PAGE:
Storm brings unusually heavy snow, problems to parts of Middle East

Bad weather makes things worse for Syrian refugees in Lebanon

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CAIRO — Snow-coated domes and minarets Friday as a record Mideast storm compounded the suffering of Syrian refugees, sent the Israeli army scrambling to dig out stranded motorists and gave Egyptians a rare glimpse of snow in their capital.

Nearly three feet of snow closed roads in and out of Jerusalem, which is set in high hills, and thousands in and around the city were left without power. Israeli soldiers and police rescued hundreds trapped in their cars by snow and ice. In the West Bank, the branches of olive trees groaned under the weight of snow.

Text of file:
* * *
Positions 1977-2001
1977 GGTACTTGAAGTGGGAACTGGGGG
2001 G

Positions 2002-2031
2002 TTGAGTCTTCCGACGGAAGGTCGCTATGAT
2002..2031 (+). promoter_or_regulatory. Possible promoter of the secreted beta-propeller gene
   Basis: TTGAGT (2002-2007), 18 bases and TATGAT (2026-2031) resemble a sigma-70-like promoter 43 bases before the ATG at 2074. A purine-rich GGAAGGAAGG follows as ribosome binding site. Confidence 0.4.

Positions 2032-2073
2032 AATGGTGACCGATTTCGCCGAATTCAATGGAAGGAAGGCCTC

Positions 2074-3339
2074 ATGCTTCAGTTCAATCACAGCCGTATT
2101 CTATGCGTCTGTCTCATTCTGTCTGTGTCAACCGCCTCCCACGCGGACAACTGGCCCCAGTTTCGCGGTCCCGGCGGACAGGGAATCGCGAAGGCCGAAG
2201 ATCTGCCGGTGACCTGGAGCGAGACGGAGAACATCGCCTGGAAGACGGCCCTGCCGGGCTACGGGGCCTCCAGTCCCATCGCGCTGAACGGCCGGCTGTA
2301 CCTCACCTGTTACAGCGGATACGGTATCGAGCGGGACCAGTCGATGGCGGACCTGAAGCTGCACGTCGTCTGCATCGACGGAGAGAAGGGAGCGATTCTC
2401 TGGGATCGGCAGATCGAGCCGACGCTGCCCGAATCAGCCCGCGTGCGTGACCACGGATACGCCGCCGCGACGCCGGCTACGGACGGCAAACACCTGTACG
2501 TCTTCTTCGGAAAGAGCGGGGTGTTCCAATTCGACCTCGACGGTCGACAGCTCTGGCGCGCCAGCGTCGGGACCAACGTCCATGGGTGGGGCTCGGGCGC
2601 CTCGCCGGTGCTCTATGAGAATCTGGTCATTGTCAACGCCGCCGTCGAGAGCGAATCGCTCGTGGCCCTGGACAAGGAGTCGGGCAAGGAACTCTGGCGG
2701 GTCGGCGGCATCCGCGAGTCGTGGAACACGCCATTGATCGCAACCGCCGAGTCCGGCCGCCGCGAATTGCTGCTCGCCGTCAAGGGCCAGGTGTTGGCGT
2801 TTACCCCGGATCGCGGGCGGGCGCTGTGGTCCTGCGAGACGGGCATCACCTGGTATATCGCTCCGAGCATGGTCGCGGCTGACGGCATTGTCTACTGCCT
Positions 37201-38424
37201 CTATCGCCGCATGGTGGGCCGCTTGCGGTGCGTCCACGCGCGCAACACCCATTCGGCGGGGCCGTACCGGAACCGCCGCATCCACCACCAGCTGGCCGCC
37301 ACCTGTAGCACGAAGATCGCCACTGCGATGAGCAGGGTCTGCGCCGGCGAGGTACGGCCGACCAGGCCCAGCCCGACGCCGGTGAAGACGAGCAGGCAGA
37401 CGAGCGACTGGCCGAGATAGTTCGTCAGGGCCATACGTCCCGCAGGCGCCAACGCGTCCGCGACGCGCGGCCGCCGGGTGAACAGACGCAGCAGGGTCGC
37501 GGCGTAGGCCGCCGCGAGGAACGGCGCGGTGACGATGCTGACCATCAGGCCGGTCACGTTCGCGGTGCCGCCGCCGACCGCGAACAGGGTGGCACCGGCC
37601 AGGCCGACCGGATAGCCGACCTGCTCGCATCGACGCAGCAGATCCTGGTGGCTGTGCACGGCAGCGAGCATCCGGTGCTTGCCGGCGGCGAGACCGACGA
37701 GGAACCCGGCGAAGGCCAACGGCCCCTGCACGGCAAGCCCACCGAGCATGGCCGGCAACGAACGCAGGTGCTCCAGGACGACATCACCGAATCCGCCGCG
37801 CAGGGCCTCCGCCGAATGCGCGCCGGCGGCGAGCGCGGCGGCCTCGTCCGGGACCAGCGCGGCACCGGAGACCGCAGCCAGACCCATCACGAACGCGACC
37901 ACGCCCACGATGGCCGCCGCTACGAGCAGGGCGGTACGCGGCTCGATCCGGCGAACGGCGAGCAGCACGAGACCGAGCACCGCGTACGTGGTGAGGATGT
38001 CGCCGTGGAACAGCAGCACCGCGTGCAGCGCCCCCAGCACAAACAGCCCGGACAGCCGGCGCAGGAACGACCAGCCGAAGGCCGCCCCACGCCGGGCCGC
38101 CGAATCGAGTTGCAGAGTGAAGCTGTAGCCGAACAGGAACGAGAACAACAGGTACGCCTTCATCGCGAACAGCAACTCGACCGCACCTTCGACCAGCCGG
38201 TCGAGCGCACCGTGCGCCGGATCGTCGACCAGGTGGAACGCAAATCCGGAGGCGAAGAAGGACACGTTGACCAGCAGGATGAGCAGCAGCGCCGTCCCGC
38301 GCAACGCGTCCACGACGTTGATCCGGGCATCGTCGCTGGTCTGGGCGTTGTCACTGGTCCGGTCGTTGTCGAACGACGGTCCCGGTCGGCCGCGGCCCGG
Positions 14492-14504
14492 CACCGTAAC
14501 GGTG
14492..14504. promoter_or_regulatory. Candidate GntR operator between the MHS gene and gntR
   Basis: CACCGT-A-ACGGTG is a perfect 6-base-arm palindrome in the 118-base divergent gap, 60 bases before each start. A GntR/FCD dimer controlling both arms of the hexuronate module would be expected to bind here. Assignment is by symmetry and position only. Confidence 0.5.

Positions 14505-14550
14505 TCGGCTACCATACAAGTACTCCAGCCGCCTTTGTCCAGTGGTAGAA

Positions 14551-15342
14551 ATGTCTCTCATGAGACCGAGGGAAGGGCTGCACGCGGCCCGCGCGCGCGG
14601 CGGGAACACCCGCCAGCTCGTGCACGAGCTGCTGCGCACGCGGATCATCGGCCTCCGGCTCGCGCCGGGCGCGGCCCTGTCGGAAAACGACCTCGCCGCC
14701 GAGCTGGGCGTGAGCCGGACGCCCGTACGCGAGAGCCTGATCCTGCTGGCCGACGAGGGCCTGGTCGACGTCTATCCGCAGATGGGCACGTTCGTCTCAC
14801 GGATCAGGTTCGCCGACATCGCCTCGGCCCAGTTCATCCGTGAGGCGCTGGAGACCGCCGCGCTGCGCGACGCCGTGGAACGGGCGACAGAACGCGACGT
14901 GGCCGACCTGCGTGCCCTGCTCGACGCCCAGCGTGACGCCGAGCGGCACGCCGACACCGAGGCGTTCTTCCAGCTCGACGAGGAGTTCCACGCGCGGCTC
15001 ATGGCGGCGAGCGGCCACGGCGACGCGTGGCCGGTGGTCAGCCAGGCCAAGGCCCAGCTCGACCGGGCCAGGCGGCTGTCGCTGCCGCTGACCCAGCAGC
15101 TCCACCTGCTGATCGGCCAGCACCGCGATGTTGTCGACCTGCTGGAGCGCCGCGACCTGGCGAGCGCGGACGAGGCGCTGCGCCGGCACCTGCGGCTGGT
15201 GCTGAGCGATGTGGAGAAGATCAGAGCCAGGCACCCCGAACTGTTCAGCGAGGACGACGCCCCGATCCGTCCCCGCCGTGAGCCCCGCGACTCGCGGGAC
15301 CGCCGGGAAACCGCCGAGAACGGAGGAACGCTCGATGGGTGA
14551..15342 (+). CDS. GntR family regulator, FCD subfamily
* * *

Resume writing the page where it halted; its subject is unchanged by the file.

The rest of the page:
In Cairo, where local news reports said the last recorded snowfall was more than 100 years ago, children in outlying districts capered in white-covered streets, and adults marveled at the sight, tweeting pictures of snow-dusted parks and squares. In other parts of the city, rain and hail rocketed down.

On social media, some joked that the snowfall was the mystical work of Gen. Abdel-Fattah Sisi, the military strongman who is the focus of something of a cult of personality among his followers. Sisi led the coup five months ago against the highly unpopular but democratically elected Islamist president, Mohamed Morsi.

Storm-driven waves lashed Egypt's Mediterranean coast, and fishermen in the ancient port city of Alexandria were warned by authorities against putting out to sea. In the Sinai peninsula, snow fell on Mount Sinai and St. Catherine's monastery at its foot. Sleet washed the dusty fronds of desert palm trees.

The inclement weather worsened the situation for tens of thousands of Syrian refugees in Lebanon.